EUGENE, Ore. — Former LSU track star Lolo Jones will be making a return trip to the Olympics, as she finished third in the 100-meter hurdles final Saturday at the U.S. track trials.
Jones stretched at the finish to garner the last spot on the U.S. team with a time of 12.86. Dawn Harper, the defending Olympic champion, won in 12.73 seconds while Kellie Wells finished second with a time of 12.77.
At the Beijing Olympics, Harper ran a personal best 12.54 seconds to beat favorite Jones, who tripped on the second-to-last hurdle and finished seventh.
Disappointed after her heat finish a day earlier, Jones knelt on the track at Hayward Field after the final with a broad smile on her face.
“It just means a lot because my season was going so bad,” Jones said. “A lot of people counted me out. I’m just glad to have an opportunity to represent Team USA and fight for everybody out there who’s been cheering me on when it looked terrible.
“I surprised and shocked everybody. I was not supposed to make this team, so I’m honored. Very honored.”
In the other premier event of the day, Ashton Eaton set a personal best in the exhausting 1,500-meter finale and is now the world-record holder in the decathlon — the cream of the crop in the event that determines the world’s best athlete.
“This is just crazy,” Eaton said.
He finished the grueling two-day event with 9,039 points in the U.S. Olympic trials to beat Roman Sebrle’s 11-year-old mark by 13 points. Eaton joined the likes of Bruce Jenner, Dan O’Brien and Rafer Johnson among the Americans who have held the world record. He did it on the 100th anniversary of the first Olympic decathlon — and many of the American greats who have made history in the event were on hand to watch Eaton do the same.
“I knew this day was coming,” O’Brien said. “I really did.”
Eaton, the 24-year-old and a former NCAA champion for University of Oregon, needed a time of 4 minutes, 16.37 seconds in the 1,500 to break the mark. He finished in 4:14.48.
When it was over, he bent down and put his hands on his knees, then brought them up to cover his mouth. Tears were falling — elated and shocked all at the same time.
A few minutes later, he took the mini American flag he’d been handed as a newly minted member of the U.S. Olympic team and stabbed it into the turf near the scoreboard that displayed his accomplishment: “World Record Decathlon. Ashton Eaton. 9,039 points.” Photographers lined up for the historic shoot. Certainly, Eaton will own a copy or two by the time this night is over.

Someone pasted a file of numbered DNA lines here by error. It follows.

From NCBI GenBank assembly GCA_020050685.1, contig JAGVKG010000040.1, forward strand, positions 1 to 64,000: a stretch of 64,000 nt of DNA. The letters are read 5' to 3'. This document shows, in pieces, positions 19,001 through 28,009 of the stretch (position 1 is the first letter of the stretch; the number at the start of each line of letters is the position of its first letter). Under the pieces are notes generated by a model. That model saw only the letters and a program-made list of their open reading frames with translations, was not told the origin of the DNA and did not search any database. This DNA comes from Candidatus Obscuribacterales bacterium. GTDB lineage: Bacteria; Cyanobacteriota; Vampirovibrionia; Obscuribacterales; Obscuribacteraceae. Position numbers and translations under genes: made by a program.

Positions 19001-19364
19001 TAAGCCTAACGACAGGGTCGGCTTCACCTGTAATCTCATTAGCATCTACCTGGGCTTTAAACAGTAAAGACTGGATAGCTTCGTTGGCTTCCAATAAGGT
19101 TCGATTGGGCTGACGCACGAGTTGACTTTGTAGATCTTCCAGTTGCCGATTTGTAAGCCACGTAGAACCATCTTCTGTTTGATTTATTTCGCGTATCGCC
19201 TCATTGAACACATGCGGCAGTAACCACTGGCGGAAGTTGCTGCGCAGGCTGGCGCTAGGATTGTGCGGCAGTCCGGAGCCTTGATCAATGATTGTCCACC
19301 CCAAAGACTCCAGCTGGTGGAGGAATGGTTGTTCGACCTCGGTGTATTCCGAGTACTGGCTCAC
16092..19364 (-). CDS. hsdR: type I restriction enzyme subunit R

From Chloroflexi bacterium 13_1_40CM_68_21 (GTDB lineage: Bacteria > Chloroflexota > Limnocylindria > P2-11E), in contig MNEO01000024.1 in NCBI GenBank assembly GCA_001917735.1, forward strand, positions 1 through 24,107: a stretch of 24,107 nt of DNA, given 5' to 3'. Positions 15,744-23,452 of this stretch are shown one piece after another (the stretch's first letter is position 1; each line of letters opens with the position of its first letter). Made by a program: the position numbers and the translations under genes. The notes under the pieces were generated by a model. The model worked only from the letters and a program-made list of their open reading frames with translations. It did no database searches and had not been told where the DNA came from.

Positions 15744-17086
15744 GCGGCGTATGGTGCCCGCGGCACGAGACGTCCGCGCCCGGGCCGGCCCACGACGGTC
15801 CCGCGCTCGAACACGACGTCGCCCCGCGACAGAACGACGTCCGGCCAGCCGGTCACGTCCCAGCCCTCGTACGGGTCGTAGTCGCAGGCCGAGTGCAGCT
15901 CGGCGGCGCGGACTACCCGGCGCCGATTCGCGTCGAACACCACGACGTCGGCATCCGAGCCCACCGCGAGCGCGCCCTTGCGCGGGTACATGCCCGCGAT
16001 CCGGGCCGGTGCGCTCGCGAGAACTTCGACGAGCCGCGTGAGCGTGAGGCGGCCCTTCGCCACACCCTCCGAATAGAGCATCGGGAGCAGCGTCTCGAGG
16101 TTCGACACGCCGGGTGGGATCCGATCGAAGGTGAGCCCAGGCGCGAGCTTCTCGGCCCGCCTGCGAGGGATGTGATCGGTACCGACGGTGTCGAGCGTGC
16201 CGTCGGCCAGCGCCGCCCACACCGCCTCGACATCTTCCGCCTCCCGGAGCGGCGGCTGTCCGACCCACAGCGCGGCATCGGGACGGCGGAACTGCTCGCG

“I wanted it to be a special event because this is my home state, my hometown, my home university,” he said to the crowd at Oregon’s Hayward Field. “And just from the start, I just wanted to perform well.”
What to do for an encore?
We’ll see in six weeks in London, where he’ll go in as the favorite, along with the man he beat, defending world champion Trey Hardee, who finished 656 points back.
Chances for an American medal sweep in London, thought to be a good possibility, were vanquished when defending Olympic champion Bryan Clay fell during the hurdles. He finished 12th.
The women’s Olympic team in the 100 meters was called into question Saturday night when track officials declared a dead heat between Janeba Tarmoh and Allyson Felix for third place.
Carmelita Jeter secured a spot at the London Games by winning the event in 10.92 seconds, as did runner-up Tianna Madison, who finished in 10.96.
It was announced to the Hayward Field crowd that Tarmoh edged training partner Felix by 0.0001 seconds to finish third in 11.068, but the results were immediately reviewed.
Officials from USA Track and Field were meeting Saturday night to make a determination on how to resolve the issue for the third spot on the Olympic team.
Elsewhere, Tyson Gay made it through his first 100 heat cleanly, while LaShawn Merritt, Jeremy Wariner and Sanya Richards-Ross all advanced in the 400.
Nobody, however, covered more ground, or did it better, than Eaton.
He opened his pursuit Friday by setting world-best marks for the decathlon in his first two events, the 100 (10.21 seconds) and long jump (27 feet). He had a mark of 46 feet, 71/4 inches in shot put, cleared 6-83/4 in the high jump and ran the 400 in a driving rainstorm in 46.70 seconds to finish the first day in the mix for the world record.
He returned Saturday to equally dreary weather, but didn’t slip. The results: 13.70 seconds in the 110 hurdles, 140-5 inches in the discus, and 17-41/2 in the pole vault. His javelin throw of 193-1 meant he would need to top his personal best by at least 2.57 seconds in the 1,500.
The sun finally peaked out shortly before Eaton made it to the starting line, illuminating his green and black shirt and neon-orange shoes. He stayed on pace the entire time and crossed the line with nearly 2 seconds to spare.
Eaton also overtook O’Brien’s American record of 8,891 points, which he set in 1992 — nine years before Sebrle became the first man to break 9,000 points.